‘An assumption for these indicators is that domestic economic, social, and political conditions must provide a supportive environment for the emergence, development, and continuance of news media, and the organisations themselves must act in ways that promote their survival. Promoting viability in this sense should be a recognised objective within media development efforts‘.
Since this draft was presented, the role of tech giants and the spread of disinformation has increased significantly. Development of the MVIs continued and the result will be discussed in the next section.
Analysing the enabling environment by use of the MDIs framework needs to be complemented with the additional work that has been done on the Journalist Safety and Media Viability indicators. The GSIM lacks the focus on the role of government and donors in terms of media development. A gender sensitive analysis of the enabling environment would need to take into account the lack of focus on gender and would need to be accompanied with more up-to-date sources of information regarding gender equality in and through the media.
For an overview of MDI and JSI reports, see the UNESCO website and this infographic, which also includes the Internet Universality Indicators (more on this below). There are 6 DG reports as well as several GAMAG reports available on the UNESCO website.
DW-A Media Viability Indicators
Launched in 2020, Deutsche Welle Akademie, has developed the Media Viability Indicators, following a joint project with UNESCO. The framework analyses the viability of a media system, reflecting a change in analytical scope warranted by the crisis in the news media in terms of financial sustainability, editorial independence and content quality. The five key indicator categories cover:
- Politics (which includes the rule of law, the legal framework and relations between media and government);
- Economics (overall strength of the economy, financial stability and independence of news media organisations, competition and audience demand);
- Community (which i.a. include media and information literacy, trust and credibility and audience participation);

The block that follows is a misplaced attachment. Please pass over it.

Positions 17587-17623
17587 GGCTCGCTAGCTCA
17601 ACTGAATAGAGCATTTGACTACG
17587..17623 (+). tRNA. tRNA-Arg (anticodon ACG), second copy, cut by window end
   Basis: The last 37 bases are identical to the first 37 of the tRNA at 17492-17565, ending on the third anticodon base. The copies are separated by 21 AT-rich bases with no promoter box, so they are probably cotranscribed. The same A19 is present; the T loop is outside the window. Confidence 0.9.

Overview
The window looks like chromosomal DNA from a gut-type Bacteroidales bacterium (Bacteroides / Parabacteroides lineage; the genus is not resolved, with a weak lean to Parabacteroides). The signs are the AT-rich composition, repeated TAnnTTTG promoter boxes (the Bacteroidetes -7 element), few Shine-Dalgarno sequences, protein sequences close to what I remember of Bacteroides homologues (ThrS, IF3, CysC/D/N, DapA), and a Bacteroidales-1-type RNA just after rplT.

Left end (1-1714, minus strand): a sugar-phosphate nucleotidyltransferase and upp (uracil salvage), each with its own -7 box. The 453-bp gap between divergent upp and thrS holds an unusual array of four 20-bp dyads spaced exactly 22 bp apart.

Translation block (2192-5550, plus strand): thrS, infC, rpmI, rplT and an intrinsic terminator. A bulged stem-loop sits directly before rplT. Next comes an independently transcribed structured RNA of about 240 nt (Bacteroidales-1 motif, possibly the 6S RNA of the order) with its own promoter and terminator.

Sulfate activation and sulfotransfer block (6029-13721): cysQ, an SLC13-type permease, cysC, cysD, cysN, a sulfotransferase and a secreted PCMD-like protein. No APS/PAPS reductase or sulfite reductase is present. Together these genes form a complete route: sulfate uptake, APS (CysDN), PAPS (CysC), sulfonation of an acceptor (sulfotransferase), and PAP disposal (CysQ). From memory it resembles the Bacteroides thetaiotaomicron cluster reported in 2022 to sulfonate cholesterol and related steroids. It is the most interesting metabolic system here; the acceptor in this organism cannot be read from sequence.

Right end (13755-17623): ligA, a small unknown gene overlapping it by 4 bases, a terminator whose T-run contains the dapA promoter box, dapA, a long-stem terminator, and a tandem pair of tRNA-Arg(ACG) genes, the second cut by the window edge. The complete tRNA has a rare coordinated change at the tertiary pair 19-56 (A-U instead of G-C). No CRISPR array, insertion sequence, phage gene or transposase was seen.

- Technology (infrastructural and technological access, digital expertise and rights online);
- Content and Expertise (in terms i.a of quality content, journalism and business expertise).
Each category consist of 5 key indicators and there are a total of 119 sub-indicators. Originally, the indicators would be a sixth category to the UNESCO Media Development Indicators, but due to the scope and size of the framework, it can be used as an alternative by media development organisations (they do not have the official endorsement of the IPDC panel so it cannot substitute the MDIs within the UN system). While its primary focus is on media viability in terms of financial sustainability, editorial independence and content quality, it does give due attention to journalist safety issues (covering the physical, legal and psychosocial dimensions) in the Politics category. Gender equality in relation to media viability is by and large not considered in the framework, safe for 3 sub-indicators on training and hiring practices under key indicator Business Expertise. For more information on gender equality in the work place and media viability:
Given its recent introduction, there are currently no MVI reports available.
IREX Media Sustainability Index
IREX’ Media Sustainability Index provides analyses of the conditions for independent media, with a sustained focus on Europe and Eurasis, and has been around since 2000. The MSI defines the enabling environment through measuring a number of contributing factors of a well-functioning media system. Those are defined as objectives:
- Legal and social norms protect and promote free speech and access to public information
- Journalism meets professional standards of quality
- Multiple news sources provide citizens with reliable, objective news
- Media are well-managed enterprises, allowing editorial independence
- Supporting institutions function in the professional interests of independent media
The 7 to 9 indicators per objective do not focus on gender equality and inclusivity in and through the media, although this may be implicit in the indicator that measures plurality of news sources that offer multiple viewpoints. The first objective includes an indicator focusing on crimes against journalists and fighting impunity. The data is gathered primarily through panels of local experts that ‘reflect gender, ethnic, and religious diversity as appropriate‘. There are currently 80 country reports available inter alia covering countries in Europe and Eurasia (since 2001), Africa (2006-2012), Middle East and North Africa (2005-2009), and two countries in Asia (Timore Leste 2008, Sri Lanka 2017/2019).